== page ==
100

Chicago Sun-Times

By Richard Roeper
This is one of the best movies of the year, featuring one of the most perfect endings of any movie in recent memory.
Full Review
75

New York Post

By Lou Lumenick
Overall, it’s engaging and serves its young audience well — a rare Holocaust movie that doesn’t strain to become Oscar bait.
Full Review
75

Slant Magazine

By R. Kurt Osenlund
Books themselves become the story's key symbol, representing the past and future, loss and possibility, of a place that's ground zero for some of history's darkest days.
Full Review
75

Rolling Stone

By Peter Travers
The simplicity of Michael Petroni’s script seems a drawback at first. But skilled director Brian Percival (Downton Abbey) slowly, effectively tightens the vise as evil intrudes into the life of this child.
Full Review
75

San Francisco Chronicle

By Mick LaSalle
The resulting film has some wrong notes and touches of preciousness, but mostly it's a moving and effective presentation of life under Nazism, as seen from an unusual angle.
Full Review
70

Variety

By Dennis Harvey
The Book Thief has been brought to the screen with quiet effectiveness and scrupulous taste by director Brian Percival and writer Michael Petroni.
Full Review
67

The A.V. Club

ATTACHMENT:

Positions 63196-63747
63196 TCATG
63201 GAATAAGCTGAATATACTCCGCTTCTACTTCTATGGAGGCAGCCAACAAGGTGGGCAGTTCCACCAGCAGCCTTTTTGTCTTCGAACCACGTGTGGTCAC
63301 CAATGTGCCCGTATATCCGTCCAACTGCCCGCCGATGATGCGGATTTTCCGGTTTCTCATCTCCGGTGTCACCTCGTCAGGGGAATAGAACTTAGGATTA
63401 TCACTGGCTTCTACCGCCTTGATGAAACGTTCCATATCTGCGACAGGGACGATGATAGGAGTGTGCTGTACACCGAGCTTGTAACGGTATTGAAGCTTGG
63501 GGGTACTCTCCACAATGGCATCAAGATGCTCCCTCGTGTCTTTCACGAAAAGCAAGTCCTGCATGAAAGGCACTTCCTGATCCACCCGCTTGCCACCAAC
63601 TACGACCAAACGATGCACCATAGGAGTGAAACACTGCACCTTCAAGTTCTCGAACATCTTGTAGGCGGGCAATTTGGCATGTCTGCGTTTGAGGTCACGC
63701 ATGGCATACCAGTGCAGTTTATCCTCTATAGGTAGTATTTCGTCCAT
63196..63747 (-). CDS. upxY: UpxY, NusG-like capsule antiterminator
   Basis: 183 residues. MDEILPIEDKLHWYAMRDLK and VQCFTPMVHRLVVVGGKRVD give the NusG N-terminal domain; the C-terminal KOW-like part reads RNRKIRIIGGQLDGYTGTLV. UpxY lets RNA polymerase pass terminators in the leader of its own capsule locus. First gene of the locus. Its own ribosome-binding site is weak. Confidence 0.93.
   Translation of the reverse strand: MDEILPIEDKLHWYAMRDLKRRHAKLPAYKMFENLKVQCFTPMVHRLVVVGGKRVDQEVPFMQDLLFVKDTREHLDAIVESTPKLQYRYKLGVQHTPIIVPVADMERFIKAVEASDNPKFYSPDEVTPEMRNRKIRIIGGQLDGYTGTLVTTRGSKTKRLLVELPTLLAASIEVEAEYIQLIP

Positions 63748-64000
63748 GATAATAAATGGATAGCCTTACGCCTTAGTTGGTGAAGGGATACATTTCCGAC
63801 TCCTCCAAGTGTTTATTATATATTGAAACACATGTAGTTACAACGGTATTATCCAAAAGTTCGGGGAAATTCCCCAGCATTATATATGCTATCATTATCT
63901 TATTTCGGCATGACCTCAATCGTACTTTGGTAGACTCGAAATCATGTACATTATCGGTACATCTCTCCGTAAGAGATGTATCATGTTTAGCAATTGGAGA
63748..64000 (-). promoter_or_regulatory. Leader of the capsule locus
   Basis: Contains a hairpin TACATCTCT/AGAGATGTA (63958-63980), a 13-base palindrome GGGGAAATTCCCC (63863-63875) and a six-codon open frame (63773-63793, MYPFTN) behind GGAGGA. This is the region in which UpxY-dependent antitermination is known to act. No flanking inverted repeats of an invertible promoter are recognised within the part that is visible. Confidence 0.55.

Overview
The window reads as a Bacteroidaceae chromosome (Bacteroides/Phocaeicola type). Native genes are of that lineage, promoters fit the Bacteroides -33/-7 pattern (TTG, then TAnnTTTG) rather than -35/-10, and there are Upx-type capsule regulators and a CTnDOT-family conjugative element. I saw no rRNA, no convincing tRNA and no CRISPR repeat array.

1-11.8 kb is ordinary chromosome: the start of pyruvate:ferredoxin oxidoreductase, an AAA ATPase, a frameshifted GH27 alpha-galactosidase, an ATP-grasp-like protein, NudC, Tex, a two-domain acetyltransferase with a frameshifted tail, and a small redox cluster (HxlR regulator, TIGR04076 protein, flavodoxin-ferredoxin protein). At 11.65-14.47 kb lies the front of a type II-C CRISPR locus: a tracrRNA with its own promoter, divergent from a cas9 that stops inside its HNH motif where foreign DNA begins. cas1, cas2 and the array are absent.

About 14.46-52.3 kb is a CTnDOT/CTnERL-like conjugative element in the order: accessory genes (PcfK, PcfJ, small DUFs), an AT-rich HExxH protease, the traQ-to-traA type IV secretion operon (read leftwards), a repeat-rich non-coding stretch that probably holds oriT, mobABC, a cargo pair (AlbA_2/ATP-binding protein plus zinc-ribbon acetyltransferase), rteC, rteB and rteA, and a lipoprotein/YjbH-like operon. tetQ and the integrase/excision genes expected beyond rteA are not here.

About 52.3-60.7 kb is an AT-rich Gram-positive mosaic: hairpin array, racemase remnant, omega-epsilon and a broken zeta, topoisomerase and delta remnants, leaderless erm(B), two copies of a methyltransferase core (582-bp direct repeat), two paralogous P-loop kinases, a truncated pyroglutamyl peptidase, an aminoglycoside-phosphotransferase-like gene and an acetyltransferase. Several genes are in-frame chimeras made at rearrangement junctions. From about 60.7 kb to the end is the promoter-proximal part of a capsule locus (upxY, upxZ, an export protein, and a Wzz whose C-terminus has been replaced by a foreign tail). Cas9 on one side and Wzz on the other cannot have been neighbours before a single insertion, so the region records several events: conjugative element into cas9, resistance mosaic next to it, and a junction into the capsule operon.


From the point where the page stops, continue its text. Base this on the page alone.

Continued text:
By Ben Kenigsberg
"Life Is Beautiful" may or may not have set a benchmark for tackiness in Holocaust cinema, but The Book Thief offers a hypothetical way in which the former might have been worse: At least it wasn’t narrated by Death.
Full Review
67

Entertainment Weekly

By Adam Markovitz
It would make for a pretty ghastly pageant if not for smart, understated turns by Watson and Geoffrey Rush as the charmingly Teutonic couple who rescue both Liesel and a stranded Jew (Ben Schnezter) — not to mention the movie itself — with honorable matter-of-factness.
Full Review
63

Philadelphia Inquirer

By Steven Rea
Then Death feels the need to intrude again. And again. If his accent weren't so charming, his voice so resonant, it would be depressing, all this meddling and mortality.
Full Review
63

USA Today

By Claudia Puig
Anchoring the story is 9-year-old Liesel Meminger (Sophie Nélisse), whose first scenes are riveting.
Full Review
53 out of 100
Mixed or average reviews
Metascore® based on all critic reviews. Scores range from 0 to 100, with higher scores indicating more favorable reviews.